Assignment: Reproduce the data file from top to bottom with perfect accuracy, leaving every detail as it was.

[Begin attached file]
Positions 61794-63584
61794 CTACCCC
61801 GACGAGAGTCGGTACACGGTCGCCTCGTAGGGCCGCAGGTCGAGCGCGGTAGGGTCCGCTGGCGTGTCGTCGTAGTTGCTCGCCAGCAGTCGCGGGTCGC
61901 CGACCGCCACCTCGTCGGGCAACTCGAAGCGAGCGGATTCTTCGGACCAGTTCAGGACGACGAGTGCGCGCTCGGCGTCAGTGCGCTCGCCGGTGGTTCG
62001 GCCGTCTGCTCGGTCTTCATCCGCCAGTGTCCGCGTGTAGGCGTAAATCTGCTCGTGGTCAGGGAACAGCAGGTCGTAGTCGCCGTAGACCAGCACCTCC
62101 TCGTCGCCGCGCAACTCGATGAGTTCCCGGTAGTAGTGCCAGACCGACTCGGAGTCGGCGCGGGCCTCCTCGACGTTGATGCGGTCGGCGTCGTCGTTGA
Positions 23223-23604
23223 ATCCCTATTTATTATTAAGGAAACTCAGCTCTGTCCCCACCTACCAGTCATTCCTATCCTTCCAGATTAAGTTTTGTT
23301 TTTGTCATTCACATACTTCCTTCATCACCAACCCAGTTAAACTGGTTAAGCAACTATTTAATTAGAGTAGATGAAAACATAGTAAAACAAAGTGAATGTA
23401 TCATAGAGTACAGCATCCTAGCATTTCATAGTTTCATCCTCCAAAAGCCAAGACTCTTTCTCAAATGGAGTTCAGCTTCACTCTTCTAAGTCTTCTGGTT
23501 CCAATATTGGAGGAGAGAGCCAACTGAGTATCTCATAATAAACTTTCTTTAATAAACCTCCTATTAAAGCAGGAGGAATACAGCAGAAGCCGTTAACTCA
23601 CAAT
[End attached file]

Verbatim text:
Positions 61794-63584
61794 CTACCCC
61801 GACGAGAGTCGGTACACGGTCGCCTCGTAGGGCCGCAGGTCGAGCGCGGTAGGGTCCGCTGGCGTGTCGTCGTAGTTGCTCGCCAGCAGTCGCGGGTCGC
61901 CGACCGCCACCTCGTCGGGCAACTCGAAGCGAGCGGATTCTTCGGACCAGTTCAGGACGACGAGTGCGCGCTCGGCGTCAGTGCGCTCGCCGGTGGTTCG
62001 GCCGTCTGCTCGGTCTTCATCCGCCAGTGTCCGCGTGTAGGCGTAAATCTGCTCGTGGTCAGGGAACAGCAGGTCGTAGTCGCCGTAGACCAGCACCTCC
62101 TCGTCGCCGCGCAACTCGATGAGTTCCCGGTAGTAGTGCCAGACCGACTCGGAGTCGGCGCGGGCCTCCTCGACGTTGATGCGGTCGGCGTCGTCGTTGA
Positions 23223-23604
23223 ATCCCTATTTATTATTAAGGAAACTCAGCTCTGTCCCCACCTACCAGTCATTCCTATCCTTCCAGATTAAGTTTTGTT
23301 TTTGTCATTCACATACTTCCTTCATCACCAACCCAGTTAAACTGGTTAAGCAACTATTTAATTAGAGTAGATGAAAACATAGTAAAACAAAGTGAATGTA
23401 TCATAGAGTACAGCATCCTAGCATTTCATAGTTTCATCCTCCAAAAGCCAAGACTCTTTCTCAAATGGAGTTCAGCTTCACTCTTCTAAGTCTTCTGGTT
23501 CCAATATTGGAGGAGAGAGCCAACTGAGTATCTCATAATAAACTTTCTTTAATAAACCTCCTATTAAAGCAGGAGGAATACAGCAGAAGCCGTTAACTCA
23601 CAAT